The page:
Vachon joined the Montreal Canadiens in 1966-67 to back up Gump Worsley and ended up playing the majority of their playoff games when they reached the Stanley Cup finals. Toronto won the Cup, but the diminutive Vachon earned a permanent place in the big league with his excellent play.
In 1967-68 Vachon excelled in 39 regular season contests and shared the Vezina Trophy with teammate Gump Worsley. Their goals-against mark of 2.26 was the league's best since 1958-59. His play contributed significantly to Montreal's consecutive Stanley Cup championships in 1968 and 1969. After Worsley suffered a nervous breakdown and moved out of Montreal, Vachon inherited the starting job in the Montreal net. He played well in 1969-70 but the defending champions failed to make the playoffs.
In 1971-72 Vachon requested a trade after he allowed four goals in his only period of action. He was given a new lease on life when the Los Angeles Kings acquired his services in November 1971. He went on to enjoy some of his finest seasons and helped the Kings become a competitive hockey club. He recorded 32 of his 51 career shutouts in Los Angeles and was a two-time selection to the NHL Second All-Star Team. Vachon became the most popular figure in franchise history and was selected the team's most valuable player four times in five years between 1973 and 1977.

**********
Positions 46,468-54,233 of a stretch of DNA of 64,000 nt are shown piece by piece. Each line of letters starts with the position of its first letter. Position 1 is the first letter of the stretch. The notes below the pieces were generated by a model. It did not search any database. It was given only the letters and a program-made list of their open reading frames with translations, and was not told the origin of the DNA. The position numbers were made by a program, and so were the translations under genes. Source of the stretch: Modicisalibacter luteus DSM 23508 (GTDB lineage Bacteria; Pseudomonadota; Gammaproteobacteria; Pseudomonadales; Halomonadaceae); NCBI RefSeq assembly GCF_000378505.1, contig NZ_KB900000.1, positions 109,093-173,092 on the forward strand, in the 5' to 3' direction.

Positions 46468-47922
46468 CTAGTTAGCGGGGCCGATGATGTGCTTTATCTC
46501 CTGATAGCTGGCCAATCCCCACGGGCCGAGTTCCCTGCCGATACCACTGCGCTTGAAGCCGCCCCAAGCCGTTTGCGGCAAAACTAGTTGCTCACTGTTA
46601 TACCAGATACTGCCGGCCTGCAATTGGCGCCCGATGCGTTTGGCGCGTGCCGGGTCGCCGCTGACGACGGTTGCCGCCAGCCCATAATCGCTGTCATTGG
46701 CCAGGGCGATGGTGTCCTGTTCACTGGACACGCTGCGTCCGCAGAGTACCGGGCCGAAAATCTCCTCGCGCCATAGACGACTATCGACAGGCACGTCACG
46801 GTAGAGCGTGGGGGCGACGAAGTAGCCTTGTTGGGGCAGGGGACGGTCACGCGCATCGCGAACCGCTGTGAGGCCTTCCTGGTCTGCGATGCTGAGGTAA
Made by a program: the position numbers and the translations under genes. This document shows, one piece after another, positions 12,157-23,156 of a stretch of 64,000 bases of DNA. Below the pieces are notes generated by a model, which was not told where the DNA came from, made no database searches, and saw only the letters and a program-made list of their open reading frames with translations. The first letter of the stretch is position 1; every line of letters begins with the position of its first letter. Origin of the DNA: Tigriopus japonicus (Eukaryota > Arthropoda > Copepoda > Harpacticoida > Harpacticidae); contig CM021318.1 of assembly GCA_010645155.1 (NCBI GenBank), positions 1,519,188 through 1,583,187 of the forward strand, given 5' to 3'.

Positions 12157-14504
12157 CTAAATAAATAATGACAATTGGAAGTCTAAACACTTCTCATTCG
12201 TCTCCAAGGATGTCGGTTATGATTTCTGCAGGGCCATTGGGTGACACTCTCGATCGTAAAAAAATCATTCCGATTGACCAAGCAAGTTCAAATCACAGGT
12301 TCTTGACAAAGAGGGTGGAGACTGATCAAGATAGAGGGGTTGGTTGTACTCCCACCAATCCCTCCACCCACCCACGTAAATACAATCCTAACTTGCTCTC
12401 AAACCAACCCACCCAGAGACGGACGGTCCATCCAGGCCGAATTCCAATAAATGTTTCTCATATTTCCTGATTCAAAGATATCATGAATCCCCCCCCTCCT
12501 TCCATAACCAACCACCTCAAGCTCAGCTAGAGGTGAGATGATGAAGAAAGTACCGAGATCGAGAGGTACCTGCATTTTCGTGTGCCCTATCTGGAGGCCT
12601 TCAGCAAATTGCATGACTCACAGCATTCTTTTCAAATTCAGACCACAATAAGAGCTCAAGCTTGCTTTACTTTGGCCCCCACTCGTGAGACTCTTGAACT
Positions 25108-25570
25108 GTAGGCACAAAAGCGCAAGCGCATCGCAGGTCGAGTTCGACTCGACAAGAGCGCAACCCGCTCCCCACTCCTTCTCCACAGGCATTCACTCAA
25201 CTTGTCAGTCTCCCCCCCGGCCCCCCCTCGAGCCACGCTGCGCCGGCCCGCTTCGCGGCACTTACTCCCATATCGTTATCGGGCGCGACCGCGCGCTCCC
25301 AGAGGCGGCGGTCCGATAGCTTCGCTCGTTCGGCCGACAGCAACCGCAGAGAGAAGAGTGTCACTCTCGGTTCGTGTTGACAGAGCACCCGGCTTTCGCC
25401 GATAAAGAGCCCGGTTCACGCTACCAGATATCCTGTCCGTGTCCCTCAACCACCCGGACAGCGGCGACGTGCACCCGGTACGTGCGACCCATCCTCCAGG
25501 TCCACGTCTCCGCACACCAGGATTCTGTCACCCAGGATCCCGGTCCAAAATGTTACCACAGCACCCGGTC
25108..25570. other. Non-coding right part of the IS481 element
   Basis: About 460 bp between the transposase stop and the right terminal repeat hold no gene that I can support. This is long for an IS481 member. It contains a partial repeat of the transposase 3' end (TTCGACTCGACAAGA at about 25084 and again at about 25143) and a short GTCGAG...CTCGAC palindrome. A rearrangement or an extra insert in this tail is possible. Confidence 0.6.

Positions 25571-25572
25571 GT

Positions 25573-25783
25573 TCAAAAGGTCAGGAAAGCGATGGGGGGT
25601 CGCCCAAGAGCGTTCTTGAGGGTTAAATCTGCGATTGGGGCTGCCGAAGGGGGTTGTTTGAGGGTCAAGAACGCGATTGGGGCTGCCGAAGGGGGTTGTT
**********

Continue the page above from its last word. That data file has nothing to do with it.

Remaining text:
The steady Gary Edwards served as Vachon's backup during these years and gave the Kings one of the rosiest goaltending pictures in the NHL. In 1974-75 the Kings set a franchise record with 105 points and a fourth place finish in the NHL's overall standings. That season, Vachon's 1.41 goals-against mark in the first 17 games represented the best start in the league since Jacques Plante's fine beginning in 1957-58. Unfortunately, the team was eliminated in the first round by a Toronto team that underachieved in the regular season. The Kings never did excel in the post-season despite Vachon's brilliance between the pipes. Following that glorious regular season, Bobby Clarke edged out Vachon in the voting for the Hart Trophy.
Vachon's finest hour came as Team Canada's goalie in the inaugural Canada Cup tournament in 1976. Since Ken Dryden and Bernie Parent were unavailable, Vachon, Gerry Cheevers and Glenn Resch were invited to compete for the job. Vachon emerged with the hot hand and played every one of his team's games. His spectacular play helped Canada to the championship and resulted in his selection as the team's most valuable player.
Vachon went on to close out his career with two seasons each in Detroit and Boston. He retired following the 1981-82 season with a career goals-against mark of 2.99. Vachon returned to Los Angeles in 1983-84, where he went on to serve as coach, general manager and chief hockey operating officer. The Kings honored their popular puck stopper by retiring his number in January 1985. He retired as general manager in 1991 but returned to the Kings a short time later as assistant to the club president.
Courtesy of the Hockey Hall of Fame